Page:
Production Blog

Here's Hoping We Overestimate Another Invasive Pest

Emily Unglesbee
By  Emily Unglesbee , DTN Staff Reporter
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Are the dangers of Old World Bollworm to the U.S. as overstated as the danger of soybean rust was? Let's hope so. (Photo courtesy Gyorgy Csoka/Hungary Forest Research Institute -- Creative Commons).

ROCKVILLE, Md. (DTN) -- Soybean rust was a best case scenario for an invasive pest. When the tropical pathogen swept up into American soybean fields in the fall of 2004, the country's agricultural community was armed and ready.

By the time springtime rolled around, 35 states had prepared more than 300 "Sentinel" soybean plots, to be checked weekly for the insidious yellow rust spores. A website was launched and ready to track the spread of the disease, which had been known to cause up to 90% soybean yield loss in regions like Africa and South America.

Perhaps most importantly, the university Extension system -- an essential but diminishing institution -- was re-charged and energized. Over the years, funding poured in from USDA, the Risk Management Agency and the United Soybean Board.

The details of this reaction can be found in a recent DTN story, Rust Retrospective (…). As I penned it, I found myself hoping I write a similar story 15 years from now -- on a completely different beast.

Old World Bollworm, known as Helicoverpa armigera, isn't well known to American farmers just yet. The pest has long been an agricultural pest of immense influence in other regions of the world -- Australia, Europe, China, Africa and Asia -- but only recently did it breach the Western Hemisphere.

In 2013, it was found ravaging the soybean fields of Mato Grasso, Brazil. A pest of impressive migratory abilities, the moth has been moving steadily north ever since. In September 2014, it was found on pea plants in Puerto Rico. By July of 2015, a handful of male moths had fluttered into the continental U.S. and were found in Florida in the western coastal county of Manatee.

For now, that's as far as the Old World Bollworm has ventured (or rather, been found) in the U.S. But given its broad appetite for over 180 species of plants, including cotton, corn, soybeans, small grains, fruits, vegetables and more, entomologists have told DTN again and again that its spread is likely imminent.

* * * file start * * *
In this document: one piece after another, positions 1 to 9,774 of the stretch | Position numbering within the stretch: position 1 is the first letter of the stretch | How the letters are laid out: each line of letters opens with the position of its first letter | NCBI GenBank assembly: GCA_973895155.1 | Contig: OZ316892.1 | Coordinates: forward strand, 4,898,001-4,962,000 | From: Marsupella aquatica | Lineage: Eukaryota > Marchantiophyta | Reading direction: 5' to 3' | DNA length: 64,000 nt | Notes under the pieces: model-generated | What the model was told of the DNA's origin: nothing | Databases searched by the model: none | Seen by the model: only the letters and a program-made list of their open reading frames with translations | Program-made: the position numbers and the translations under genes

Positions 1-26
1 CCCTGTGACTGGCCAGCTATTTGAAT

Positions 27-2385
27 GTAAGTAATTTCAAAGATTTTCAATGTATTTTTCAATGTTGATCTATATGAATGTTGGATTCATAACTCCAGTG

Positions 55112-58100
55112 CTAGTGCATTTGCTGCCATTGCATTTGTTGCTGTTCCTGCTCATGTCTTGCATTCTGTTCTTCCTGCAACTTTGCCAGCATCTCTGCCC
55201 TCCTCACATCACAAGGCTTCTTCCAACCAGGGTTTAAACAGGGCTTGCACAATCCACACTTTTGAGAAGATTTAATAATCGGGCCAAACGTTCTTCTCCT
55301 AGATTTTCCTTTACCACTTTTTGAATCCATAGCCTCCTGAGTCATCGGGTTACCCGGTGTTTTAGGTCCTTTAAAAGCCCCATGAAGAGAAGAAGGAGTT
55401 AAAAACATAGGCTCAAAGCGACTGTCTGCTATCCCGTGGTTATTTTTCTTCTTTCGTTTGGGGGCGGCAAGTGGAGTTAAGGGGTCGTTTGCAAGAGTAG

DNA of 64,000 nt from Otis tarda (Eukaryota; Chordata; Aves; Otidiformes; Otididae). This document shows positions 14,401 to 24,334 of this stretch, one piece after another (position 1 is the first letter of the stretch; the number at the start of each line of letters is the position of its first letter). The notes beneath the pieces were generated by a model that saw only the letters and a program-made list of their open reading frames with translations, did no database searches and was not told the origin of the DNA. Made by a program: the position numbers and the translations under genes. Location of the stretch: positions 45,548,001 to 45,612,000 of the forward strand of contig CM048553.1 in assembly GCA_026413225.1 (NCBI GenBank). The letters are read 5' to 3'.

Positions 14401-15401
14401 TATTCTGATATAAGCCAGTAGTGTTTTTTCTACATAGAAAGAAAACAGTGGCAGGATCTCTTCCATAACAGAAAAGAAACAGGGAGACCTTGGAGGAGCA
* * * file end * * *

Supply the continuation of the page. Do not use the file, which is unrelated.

Perhaps most concerning is the pest's ability to develop resistance to insecticides rapidly. Old World Bollworm has already overcome pyrethroids in many parts of the world. Now research has shown that it often carries genes that grant resistance to Bt traits the pest has never even encountered.

Take Vip3a, Syngenta's highly effective Viptera trait targeting aboveground pests like the Old World Bollworm.

The trait has not yet been commercialized in Australia. But scientists from Spain and Australia just published a study showing that "resistance alleles" to Vip3a "can readily be detected in Australian field populations despite no obvious selection."

"Natural variation exists in insect populations that could drive resistance once crops expressing Vip3Aa are introduced unless appropriate resistance management measures are implemented," the scientists wrote.

Vip3a is used in the U.S. -- as are a number of other aboveground Bt proteins, which are deployed broadly each season across both corn and cotton fields. This exposure could give the Old World Bollworm a much greater opportunity to become a Bt-resistant threat, the Australian and Spanish scientists concluded.

"With the recent incursion of H. armigera into the New World, there is enormous potential selection for resistance primarily due to the large areas of corn expressing Vip3Aa proteins to control the closely related Helicoverpa zea and other lepidopteran corn pests," they wrote.

Another study, published in March 2015 by a group of international scientists familiar with Old World Bollworm estimated that $843 million worth of U.S. crops would be vulnerable to the pest, given its climactic preferences.

You can find both studies here:…and here:….

Soybean rust's threat to U.S. soybean growers never quite materialized. Though it remains a disease of prominence in the South, it has never made it to the Midwest early enough to impact yields there.

But in the wake of the disease's invasion, we were left with a blueprint for detecting and monitoring an invasive agricultural pest.

Like soybean rust, Old World Bollworm has roused funding from USDA's Animal Plant Health Inspection Service (APHIS). In 2015, APHIS committed $1.2 million toward research and surveying efforts -- a twelve-fold increase from the previous year. In 2016, APHIS funding for these efforts continued but declined to $865,000.

Just as scientists watched for rust spores each year, the National Cooperative Agricultural Pest Survey is actively conducting searches for Old World Bollworm. Last year, state, government and academic employees surveyed fields in 26 states for the pest. (Track their surveying efforts here:….)

This may seem like too much money and time spent on a pest that isn't established yet, just as the preparation for soybean rust might seem like overkill in retrospect.

This isn't and that wasn't.

Soybean rust was a practice run for a dangerous, landscape-changing invasive agricultural pest that could alter American farming habits forever. We did really well on that test. Let's hope we do just as well with Old World Bollworm and anything else that follows.

Emily Unglesbee can be reached at

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